Early breeding allows lactating cows to be put on grass at peak quality and quantity when the nutritional need of cows is highest.
Researchers at the University of Missouri’s Foremost Dairy Research Center near Columbia are the first to use the Double Ovsynch timed artificial insemination (AI) protocol with a grazing dairy herd.
This year MU Extension dairy veterinarian Scott Poock bred cows in late April, two weeks earlier than usual. By front-loading the breeding season, Poock hopes to narrow calving to a six-week period from Feb. 1 to March 15.
The controlled calving window makes the most of the pasture-based grazing system at Foremost, Poock says. He wants cows and calves grazing when forage peaks. He also wants to maximize the lactation period.
This puts some pressure on cows to get pregnant right away. “They have to calve when we want them to or they fall out of the system,” he says.
Poock used Double Ovsynch to breed the 30-head grazing herd. While Double Ovsynch is commonly used in confinement herds in the United States, Foremost is the first to use the system in a grazing herd, Poock says.
To move all cows in the herd to the same breeding cycle, dairy workers insert a controlled internal drug release (CIDR) applicator coated with progesterone into each cow’s system. The progesterone is released into the bloodstream at a controlled rate to synchronize the estrus.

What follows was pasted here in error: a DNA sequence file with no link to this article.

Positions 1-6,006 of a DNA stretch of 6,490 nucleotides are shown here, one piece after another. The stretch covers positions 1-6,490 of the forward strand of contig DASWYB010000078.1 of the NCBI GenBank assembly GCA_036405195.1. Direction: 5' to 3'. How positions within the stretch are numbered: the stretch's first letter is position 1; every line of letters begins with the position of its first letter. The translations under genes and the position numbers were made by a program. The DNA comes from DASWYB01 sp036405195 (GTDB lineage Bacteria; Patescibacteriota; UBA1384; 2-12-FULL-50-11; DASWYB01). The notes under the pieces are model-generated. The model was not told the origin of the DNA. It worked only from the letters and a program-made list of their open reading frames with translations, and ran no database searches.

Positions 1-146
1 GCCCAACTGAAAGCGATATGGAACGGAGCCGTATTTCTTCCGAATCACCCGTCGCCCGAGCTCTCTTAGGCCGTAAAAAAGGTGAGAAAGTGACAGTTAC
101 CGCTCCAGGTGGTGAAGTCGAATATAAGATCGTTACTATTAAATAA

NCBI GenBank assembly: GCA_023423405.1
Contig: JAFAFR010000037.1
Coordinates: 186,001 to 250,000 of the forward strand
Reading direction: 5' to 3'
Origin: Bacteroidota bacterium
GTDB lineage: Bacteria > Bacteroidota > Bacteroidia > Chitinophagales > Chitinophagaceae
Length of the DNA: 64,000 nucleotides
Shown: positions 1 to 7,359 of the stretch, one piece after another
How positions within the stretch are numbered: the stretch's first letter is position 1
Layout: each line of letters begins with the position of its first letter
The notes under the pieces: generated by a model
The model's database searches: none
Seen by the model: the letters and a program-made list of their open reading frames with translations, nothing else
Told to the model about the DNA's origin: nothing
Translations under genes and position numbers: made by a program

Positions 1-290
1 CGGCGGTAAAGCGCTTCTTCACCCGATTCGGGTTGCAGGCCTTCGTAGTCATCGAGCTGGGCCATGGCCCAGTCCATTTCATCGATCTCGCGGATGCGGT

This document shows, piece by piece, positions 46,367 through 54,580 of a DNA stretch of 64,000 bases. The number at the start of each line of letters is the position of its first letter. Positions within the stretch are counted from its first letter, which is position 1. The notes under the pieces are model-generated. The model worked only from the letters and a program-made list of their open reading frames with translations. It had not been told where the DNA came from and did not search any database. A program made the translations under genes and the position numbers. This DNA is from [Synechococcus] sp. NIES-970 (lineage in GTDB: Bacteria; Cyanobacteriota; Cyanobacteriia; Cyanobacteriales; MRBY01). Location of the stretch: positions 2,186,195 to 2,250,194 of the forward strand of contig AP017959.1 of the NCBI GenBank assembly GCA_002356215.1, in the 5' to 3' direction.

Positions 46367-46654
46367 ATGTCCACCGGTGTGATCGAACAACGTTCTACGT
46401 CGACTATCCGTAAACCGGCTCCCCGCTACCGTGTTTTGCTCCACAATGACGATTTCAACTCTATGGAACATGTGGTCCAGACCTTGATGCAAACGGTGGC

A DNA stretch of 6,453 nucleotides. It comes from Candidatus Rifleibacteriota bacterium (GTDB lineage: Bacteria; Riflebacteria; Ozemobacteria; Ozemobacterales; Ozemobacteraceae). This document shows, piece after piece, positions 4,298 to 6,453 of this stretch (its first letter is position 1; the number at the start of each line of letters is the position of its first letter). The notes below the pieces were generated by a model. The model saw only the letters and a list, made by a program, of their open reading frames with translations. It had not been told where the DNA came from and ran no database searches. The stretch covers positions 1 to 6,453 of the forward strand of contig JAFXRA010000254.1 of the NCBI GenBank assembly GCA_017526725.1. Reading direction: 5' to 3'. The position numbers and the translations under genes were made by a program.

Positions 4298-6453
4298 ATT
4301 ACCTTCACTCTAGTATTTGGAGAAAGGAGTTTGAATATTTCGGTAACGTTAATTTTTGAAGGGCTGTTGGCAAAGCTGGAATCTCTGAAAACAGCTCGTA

The flexible wings of the T-shaped applicator collapse to form a rod for easy insertion. The attached tail removes easily. Removal results in a drop in plasma progesterone and triggers estrus within days.
Poock compared Double Ovsynch with and without a CIDR. He will compare breeding response in these two groups in follicle development, estradiol levels and pregnancy rates. He takes ultrasound readings at two points: prostaglandin administration and artificial insemination.
Poock and his MU students also study how a head start on breeding improves conception rates in grazing herds. Poock’s research shows that heat-stressed cows have poorer conception rates. In 2018, Foremost cows were bred in mid-May, when temperatures soared and conception rates dropped.
Poock says the farm keeps replacement heifers from AI-bred cows to Holstein and Jersey dairy bulls. Heifers from the cows bred by a beef bull will be sold.
Poock works on these projects with MU Extension dairy specialist Stacey Hamilton and MU animal science professors Thomas McFadden and Matt Lucy.
To learn more about Foremost Dairy Research Center, part of the MU College of Agriculture, Food and Natural Resources, go to foremostdairy.missouri.edu(opens in new window).